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Speaking 'Northern Canadian'


    When you travel in the North, or read about the region, you may see some terms that you don't recognize. Most of us speak English, but parts of it may sound like a foreign language - here are some useful terms to add to your dictionary. To add more to the list, just drop me a note.


  • Alaskan husky - the "in" term for any dog that has some Siberian, Malamute or other double-coated spitz-type dog in its background. In the usual Northern useage, a dog bred specifically for sled racing. Not a recognized breed, and has no "breed standard."

  • Alcan - the Alaska Highway, which was built in 1942. A shortened version of "Alaska-Canada". This term is mostly used by American tourists - locals generally use the proper name, or just "The Highway".

  • ANWR - (pronounced "Ann-waar") the Arctic National Wildlife Refuge (in Alaska), calving grounds for the Porcupine caribou herd, which winters in the Yukon. A very controversial area, as it is also rich in oil and gas deposits.

  • Arctic - the region north of the Arctic Circle, which is at 66° 30' North Latitude. Capitalized as a noun, or lower-case as an adjective.

  • Arctic Islands - all the islands, large and small, off the northern coast of Canada.

  • bear paws - small round snowshoes, for use when only a little bit of support is needed. Used by many winter joggers.

  • break-up - the departure of the ice, which arrived at freeze-up.

  • cache - a storage shed built up on poles to keep food, furs and other valuable away from animals. A couple of feet of each pole is ringed with metal so that animals can't climb the poles.

  • Canol - a World War II project to get oil from Norman Wells to a refinery in Whitehorse, then on to Alaskan military bases.

  • cheechako - a Yukon term, which originated during the Klondike gold rush. Designates someone new to the North, as opposed to sourdoughs.

  • dog driver - the common term for a musher.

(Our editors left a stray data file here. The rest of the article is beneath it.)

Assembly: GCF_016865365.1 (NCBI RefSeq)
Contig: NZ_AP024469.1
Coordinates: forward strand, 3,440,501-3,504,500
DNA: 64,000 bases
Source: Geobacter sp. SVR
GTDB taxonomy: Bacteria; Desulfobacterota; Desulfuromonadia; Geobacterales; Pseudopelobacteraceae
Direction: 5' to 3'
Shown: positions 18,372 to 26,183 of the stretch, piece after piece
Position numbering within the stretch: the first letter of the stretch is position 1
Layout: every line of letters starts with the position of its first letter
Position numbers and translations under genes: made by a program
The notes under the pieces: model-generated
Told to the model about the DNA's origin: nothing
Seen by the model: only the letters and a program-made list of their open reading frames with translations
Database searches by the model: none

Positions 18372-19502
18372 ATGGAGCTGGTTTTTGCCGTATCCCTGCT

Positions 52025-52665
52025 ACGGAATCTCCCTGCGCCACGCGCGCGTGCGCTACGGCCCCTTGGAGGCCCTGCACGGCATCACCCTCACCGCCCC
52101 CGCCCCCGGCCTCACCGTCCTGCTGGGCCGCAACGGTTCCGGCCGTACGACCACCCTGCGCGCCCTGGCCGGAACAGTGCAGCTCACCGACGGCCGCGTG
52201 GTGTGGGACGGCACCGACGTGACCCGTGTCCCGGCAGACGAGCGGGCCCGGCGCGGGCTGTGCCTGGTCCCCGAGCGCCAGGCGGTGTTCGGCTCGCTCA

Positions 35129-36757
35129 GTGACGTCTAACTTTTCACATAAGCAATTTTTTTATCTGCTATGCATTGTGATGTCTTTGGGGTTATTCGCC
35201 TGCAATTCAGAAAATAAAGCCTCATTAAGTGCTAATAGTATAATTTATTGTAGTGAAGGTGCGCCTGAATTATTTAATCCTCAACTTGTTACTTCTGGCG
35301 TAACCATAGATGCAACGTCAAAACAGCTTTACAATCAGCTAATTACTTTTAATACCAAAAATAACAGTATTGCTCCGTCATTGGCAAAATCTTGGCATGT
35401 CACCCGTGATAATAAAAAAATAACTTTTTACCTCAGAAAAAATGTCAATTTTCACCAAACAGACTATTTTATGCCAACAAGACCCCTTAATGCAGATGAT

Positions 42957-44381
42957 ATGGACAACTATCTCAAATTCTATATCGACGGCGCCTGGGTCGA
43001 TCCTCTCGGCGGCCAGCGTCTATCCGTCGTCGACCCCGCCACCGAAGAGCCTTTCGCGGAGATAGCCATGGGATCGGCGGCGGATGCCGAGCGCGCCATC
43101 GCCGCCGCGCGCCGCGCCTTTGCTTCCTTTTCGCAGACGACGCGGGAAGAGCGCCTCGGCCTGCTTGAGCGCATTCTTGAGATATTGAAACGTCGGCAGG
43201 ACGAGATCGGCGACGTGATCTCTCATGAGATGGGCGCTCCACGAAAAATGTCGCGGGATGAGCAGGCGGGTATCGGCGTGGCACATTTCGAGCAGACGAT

• duct tape - a heavy grey tape that has gained fame for fixing anything, from holding a broken windshield in your truck to sealing packages.

  • freeze-up - the arrival of ice, which leaves in various ways at break-up.

  • glacier - an icefield that moves.

  • hoar frost - a white, feathery, crystalline formation that covers trees, cars and just about everything else, sometimes for months at a time. Technically, formed by sublimation, by water vapour which changes directly into ice without going through the water stage first.

  • Husky - any dog that has some Siberian, Malamute or other double-coated spitz-type dog in its background. Can be capitalized or not.

  • ice bridge - a road that crosses a river on the ice. Often artificially strengthened by pumping water onto it. The current weight limits of each ice bridge on the highway system are a regular part of road reports in the Canadian Territories.

  • ice edge - where the sea ice meets open water in the spring. The most productive part of the Arctic in terms of life, and a polar bear's favourite hunting location.

  • icefield - a sheet of ice, normally in the mountains, that never melts. If it moves, it's a glacier.

  • ice fog - Fog that forms in clear air at about minus 45° C., but when pollutants are in the air can be several degrees warmer. To see a large photo of ice fog in Whitehorse at minus 42° C., click here.

  • ice road - a road that generally runs down a river or across the sea on the ice. The longest one in common use runs from Inuvik to Tuktoyaktuk. Not the same as a winter road.